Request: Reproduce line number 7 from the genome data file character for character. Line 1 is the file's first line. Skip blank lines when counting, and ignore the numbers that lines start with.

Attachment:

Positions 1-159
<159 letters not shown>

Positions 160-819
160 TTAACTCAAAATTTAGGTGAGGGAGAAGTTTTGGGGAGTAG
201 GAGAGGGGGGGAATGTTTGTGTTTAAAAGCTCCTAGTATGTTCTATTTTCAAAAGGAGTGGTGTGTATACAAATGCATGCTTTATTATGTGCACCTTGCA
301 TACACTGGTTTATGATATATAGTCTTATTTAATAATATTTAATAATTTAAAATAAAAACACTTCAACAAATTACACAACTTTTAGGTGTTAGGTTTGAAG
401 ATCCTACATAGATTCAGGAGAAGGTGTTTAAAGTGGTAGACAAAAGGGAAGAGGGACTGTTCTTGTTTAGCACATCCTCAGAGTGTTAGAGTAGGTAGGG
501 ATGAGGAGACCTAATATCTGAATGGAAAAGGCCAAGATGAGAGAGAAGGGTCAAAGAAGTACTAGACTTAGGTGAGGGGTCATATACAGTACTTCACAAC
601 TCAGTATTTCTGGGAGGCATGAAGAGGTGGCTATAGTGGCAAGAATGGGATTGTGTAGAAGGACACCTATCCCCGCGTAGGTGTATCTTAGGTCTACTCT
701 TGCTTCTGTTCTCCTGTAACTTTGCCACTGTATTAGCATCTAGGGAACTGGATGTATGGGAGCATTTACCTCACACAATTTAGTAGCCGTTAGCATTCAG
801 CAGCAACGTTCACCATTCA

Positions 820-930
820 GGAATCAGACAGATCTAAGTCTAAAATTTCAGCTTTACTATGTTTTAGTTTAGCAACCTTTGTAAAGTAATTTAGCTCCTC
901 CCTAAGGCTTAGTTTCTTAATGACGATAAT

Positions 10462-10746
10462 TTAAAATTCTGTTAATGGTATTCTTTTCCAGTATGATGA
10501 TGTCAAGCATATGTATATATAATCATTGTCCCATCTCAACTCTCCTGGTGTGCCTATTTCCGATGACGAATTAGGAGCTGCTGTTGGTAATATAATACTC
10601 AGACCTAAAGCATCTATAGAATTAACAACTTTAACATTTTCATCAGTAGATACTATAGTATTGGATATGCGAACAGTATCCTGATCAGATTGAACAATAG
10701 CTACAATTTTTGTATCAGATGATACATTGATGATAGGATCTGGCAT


401 ATCCTACATAGATTCAGGAGAAGGTGTTTAAAGTGGTAGACAAAAGGGAAGAGGGACTGTTCTTGTTTAGCACATCCTCAGAGTGTTAGAGTAGGTAGGG